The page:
Ive accesed the gain control beneath the rubber, and when I adjust it just makes the solid green image brighter or dimmer. No detail on trees or stars etc. Is the lens required to see anything whatsoever? I just want to make sure this is still a good tube.


Edited by VegaSkyLoom, 07 June 2021 - 10:14 PM.


#62 nimitz69

nimitz69

    Mercury-Atlas

  • *****
  • topic starter
  • Posts: 2,819
  • Joined: 21 Apr 2017
  • Loc: A barrier island 18 miles south of Cocoa Beach

Posted 02 July 2021 - 05:38 PM

you will not be able to see an image through just the tube, you must focus the light by using some combination of eyepiece and objective lens. It would be like looking through the viewfinder of a DSLR without a lens attached (well sort of).

 

all these tunes that are made into NVDs are in a housing with a n objective lens at one end and some sort of eyepiece at the other end ...



#63 careysub

careysub

    Mercury-Atlas

  • *****
  • Posts: 2,650
  • Joined: 18 Feb 2011
  • Loc: Rancho Cucamonga, CA

Posted 03 August 2021 - 04:20 PM

Ok, thx. When i wired it up to test the tube there was no issue but when I was chatting with a guy who refurbs PVS-2s, makes a new 6v battery compartment & then sells them he talked about the “capacitor” which got me wondering ....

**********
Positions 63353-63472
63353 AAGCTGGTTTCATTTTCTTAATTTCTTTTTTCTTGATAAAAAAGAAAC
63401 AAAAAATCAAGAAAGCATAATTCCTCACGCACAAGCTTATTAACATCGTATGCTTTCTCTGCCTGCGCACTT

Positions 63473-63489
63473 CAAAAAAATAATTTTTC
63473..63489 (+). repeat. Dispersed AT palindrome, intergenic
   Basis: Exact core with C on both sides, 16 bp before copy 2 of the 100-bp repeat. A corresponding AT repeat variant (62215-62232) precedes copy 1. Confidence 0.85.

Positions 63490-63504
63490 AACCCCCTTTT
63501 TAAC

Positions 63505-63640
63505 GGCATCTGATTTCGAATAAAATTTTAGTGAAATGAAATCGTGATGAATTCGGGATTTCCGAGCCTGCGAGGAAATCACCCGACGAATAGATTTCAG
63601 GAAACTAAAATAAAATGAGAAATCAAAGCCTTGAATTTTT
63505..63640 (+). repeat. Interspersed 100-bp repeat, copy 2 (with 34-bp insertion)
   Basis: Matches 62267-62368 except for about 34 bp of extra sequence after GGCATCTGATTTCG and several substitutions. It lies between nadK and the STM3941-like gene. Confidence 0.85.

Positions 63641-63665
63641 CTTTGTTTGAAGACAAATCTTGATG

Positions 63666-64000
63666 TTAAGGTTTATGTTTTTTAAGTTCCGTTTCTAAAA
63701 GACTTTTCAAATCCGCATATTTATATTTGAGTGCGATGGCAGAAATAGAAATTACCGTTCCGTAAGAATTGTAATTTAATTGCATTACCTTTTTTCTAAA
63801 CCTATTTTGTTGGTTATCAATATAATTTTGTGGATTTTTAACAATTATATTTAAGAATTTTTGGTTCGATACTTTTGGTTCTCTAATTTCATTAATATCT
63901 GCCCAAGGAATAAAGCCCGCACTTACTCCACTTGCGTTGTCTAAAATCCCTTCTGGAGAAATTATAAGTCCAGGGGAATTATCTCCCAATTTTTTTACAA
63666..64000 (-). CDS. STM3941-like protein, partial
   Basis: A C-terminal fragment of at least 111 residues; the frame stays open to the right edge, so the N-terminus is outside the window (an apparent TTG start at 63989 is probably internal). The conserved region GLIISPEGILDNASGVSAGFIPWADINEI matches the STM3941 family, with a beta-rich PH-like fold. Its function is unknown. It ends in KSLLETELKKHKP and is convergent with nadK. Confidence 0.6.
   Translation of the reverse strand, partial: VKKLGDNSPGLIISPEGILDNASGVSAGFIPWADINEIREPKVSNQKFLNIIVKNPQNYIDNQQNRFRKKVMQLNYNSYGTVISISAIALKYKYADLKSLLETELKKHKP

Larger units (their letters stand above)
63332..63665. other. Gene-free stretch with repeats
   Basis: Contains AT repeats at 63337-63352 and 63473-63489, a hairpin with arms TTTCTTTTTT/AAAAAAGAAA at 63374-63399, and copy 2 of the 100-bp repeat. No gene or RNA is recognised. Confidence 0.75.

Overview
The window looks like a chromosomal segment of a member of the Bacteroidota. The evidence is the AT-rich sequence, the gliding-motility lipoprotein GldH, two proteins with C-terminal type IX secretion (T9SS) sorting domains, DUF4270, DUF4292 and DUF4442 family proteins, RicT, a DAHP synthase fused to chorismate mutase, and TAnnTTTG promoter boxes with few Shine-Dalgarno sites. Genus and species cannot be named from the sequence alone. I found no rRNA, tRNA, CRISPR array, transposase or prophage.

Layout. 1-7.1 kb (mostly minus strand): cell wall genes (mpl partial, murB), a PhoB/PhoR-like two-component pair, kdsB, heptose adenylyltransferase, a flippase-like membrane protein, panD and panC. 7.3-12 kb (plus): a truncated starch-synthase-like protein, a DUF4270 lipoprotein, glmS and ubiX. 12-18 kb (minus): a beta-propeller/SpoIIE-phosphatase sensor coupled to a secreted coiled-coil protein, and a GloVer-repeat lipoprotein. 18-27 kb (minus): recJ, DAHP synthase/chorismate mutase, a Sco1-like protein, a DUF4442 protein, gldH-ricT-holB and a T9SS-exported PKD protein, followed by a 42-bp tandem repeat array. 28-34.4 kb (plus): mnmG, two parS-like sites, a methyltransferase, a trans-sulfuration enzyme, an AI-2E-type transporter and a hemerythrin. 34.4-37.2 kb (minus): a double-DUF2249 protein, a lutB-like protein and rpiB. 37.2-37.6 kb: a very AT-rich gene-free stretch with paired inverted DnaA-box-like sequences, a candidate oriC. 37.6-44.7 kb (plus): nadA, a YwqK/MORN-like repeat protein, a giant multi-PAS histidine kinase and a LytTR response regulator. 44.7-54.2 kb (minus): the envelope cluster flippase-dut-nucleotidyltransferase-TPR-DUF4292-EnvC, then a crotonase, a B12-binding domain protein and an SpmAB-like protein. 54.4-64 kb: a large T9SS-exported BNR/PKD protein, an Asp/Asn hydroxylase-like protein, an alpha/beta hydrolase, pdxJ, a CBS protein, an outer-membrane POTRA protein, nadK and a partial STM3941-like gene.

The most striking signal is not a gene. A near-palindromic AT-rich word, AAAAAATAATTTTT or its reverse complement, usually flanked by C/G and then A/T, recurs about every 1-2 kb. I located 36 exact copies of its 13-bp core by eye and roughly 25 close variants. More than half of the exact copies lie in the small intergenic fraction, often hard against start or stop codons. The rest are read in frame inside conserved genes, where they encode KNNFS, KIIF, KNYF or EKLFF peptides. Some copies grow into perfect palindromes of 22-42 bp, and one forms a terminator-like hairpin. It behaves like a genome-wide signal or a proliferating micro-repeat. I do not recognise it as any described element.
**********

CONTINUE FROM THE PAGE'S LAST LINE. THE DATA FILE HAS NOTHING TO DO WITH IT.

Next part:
The AN/PVS-2 I have is (judging from my copy of TM 11-5855-203-23) a AN/PVS-2 or AN/PVS-2A which as an external oscillator, which is probably the "capacitor" he is talking about. It converts the input battery voltage to high voltage for the tube. The AN/PVS2B uses a tube that has the high voltage source built into it. In the AN/PVS2B the oscillator is replace by the ABC adapter, which I gather just passes through the 6V current.

 

This component on my system is shown below. I think that must be an ABC adapter as it does not look like much like a functional electronic component.

Attached Thumbnails

  • IMG-3121_sm.JPG


#64 careysub

careysub

    Mercury-Atlas

  • *****
  • Posts: 2,650
  • Joined: 18 Feb 2011
  • Loc: Rancho Cucamonga, CA

Posted 03 August 2021 - 04:37 PM